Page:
Thursday, October 16, 2014
A Long Time Coming But Progress Is Being Made
For the Western traveler, visiting Okinawa, some obstacles can get in the way.
The biggest one being, the language barrier.
Learning to speak a foreign language, is one thing. Reading is another.
A visit to the Ginoza Museum, inspired me to write this post.
In the past, I've visited several times and, didn't really need to take anymore photos.
The gal at the front desk gave me something that just made my day.
So, I figured it was worth a few hundred yen, go in and shoot one photo.
Maybe, I should print, frame and give these dragons on a flag, to her.
Here's what, I walked away from the museum with.
It's a 60 page book, covering Ginoza Village's history, culture, nature and industry.
It's written in Japanese and English and, contains a map of the whole area.
Something like this, is worth it's weight in diamonds but, she gave it to me for free !
One afternoon, I came across this 45 page paper while, researching online.
It is in PDF format so, you can download or, read it on your computer.
It is something, everyone in the travel and tourism business should be reading.
The author, Shigefumi Asage, hits the nail squarely on the head.
The Yambaru Wildlife Center, surprised me with this gadget, recently.
For those who don't read or, speak Japanese, they have a tablet.
It is multilingual so, you can give yourself your own guided tour and, it's free.
Naha City Tourism Association publishes this pamphlet.
It contains enough about the big city area to keep you busy for days.
They give you maps, some history, where to go and, what to do.
And, on the last page, they have phone numbers for, When You Get in Trouble.
Not to be outdone by the big city folks, Nanjo City has this.
It is a Japanese and English, Nanjo City Tourism Map, which, I use a lot.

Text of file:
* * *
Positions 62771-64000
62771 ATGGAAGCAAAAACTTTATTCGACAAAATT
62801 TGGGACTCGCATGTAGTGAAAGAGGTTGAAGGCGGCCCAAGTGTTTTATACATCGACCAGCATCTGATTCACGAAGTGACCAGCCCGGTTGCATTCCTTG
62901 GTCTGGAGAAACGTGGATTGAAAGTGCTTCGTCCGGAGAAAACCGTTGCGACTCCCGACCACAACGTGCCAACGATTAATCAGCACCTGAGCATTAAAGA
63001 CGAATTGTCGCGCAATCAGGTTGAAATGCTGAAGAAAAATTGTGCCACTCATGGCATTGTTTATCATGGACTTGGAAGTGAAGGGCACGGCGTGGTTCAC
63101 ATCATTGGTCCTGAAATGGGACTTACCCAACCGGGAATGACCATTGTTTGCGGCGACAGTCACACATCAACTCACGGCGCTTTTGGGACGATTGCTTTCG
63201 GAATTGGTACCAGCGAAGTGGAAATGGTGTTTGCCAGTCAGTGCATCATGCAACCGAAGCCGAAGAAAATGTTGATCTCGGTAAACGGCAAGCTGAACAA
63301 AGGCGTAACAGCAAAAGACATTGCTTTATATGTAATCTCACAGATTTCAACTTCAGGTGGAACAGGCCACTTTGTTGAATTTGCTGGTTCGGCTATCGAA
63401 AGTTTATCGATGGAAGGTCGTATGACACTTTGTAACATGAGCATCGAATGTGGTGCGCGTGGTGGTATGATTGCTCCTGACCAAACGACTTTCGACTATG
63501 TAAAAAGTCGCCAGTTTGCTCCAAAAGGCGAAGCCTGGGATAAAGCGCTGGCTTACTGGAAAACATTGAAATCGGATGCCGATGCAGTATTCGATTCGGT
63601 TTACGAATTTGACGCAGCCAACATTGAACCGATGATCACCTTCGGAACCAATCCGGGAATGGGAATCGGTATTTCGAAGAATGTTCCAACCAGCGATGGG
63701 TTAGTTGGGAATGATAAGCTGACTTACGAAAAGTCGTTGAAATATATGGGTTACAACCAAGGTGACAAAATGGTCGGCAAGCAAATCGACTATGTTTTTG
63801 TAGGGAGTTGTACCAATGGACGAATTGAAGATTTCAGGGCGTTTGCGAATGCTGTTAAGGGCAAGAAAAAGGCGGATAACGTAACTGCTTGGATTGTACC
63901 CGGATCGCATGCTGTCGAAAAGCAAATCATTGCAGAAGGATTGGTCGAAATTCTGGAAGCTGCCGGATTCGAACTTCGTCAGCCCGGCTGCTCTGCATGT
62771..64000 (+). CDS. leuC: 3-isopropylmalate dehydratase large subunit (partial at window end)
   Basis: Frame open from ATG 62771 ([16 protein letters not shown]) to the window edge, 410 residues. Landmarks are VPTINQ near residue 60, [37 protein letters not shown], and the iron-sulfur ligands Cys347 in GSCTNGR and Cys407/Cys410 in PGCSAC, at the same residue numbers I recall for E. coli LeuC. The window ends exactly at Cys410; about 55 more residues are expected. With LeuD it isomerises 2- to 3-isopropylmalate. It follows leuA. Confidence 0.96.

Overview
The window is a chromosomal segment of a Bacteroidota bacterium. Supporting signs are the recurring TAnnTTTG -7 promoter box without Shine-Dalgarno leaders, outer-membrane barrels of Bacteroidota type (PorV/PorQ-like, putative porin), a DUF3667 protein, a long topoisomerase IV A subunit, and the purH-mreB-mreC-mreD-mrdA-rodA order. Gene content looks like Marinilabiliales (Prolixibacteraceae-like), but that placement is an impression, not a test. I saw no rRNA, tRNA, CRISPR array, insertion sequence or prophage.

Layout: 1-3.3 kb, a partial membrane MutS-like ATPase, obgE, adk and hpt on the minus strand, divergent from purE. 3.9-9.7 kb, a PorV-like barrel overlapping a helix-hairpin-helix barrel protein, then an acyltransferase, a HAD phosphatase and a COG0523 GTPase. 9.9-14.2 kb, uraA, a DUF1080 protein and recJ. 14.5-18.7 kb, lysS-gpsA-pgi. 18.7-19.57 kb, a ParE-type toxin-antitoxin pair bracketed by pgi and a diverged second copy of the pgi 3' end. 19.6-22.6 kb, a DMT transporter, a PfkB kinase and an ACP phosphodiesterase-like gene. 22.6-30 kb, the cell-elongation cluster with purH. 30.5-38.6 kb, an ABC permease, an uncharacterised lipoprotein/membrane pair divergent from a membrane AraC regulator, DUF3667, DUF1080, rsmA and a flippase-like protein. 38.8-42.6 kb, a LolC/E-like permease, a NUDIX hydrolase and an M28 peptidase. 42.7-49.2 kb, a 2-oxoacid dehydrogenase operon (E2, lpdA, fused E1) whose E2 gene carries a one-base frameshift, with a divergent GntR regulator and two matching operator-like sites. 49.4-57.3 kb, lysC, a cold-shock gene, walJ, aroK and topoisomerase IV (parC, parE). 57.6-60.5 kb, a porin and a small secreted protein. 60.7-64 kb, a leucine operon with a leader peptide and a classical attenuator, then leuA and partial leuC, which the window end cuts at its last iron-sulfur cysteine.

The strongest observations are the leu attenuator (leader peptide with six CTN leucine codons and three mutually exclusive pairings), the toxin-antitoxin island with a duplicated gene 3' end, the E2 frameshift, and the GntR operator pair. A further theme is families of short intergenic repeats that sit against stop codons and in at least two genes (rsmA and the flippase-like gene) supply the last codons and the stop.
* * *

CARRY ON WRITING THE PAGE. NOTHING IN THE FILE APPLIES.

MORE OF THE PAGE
This one is crammed full of enough information to keep travelers busy for months.
Things are off to a great start but, it could get better.
Over the past year, I have noticed these improvements and gathered some materials.
A few months ago, we discovered something, on Izena Island.
There is a free, Multilingual Call Center
The Map It Okinawa dude, tested the number, to make sure it works.
And it does.
You could probably, call from anywhere in Okinawa and get translation help, FREE !
Old guys, don't listen to telephones very well.
So, I usually just strike up a conversation with an old woman, when, I'm in trouble.
Multilingual books, maps, pamphlets and tablets are the way to go.
Those cities, towns, villages and outer islands, that have them, are going to do well.
Road signs, historical markers and ATM machines could be multilingual, too.
The easier it becomes for travelers, the more they will come.
While, printed and painted materials are helpful, there is another area of concern.
Websites, for many potential tourist attractions, need to be multilingual, too.
Some sites have the capability and are extremely useful.
Others, leave tourists at the mercy of mechanical translation. Groan
All of Okinawa needs to do what the folks above have started.
Or, I'll just keep on talking to old ladies !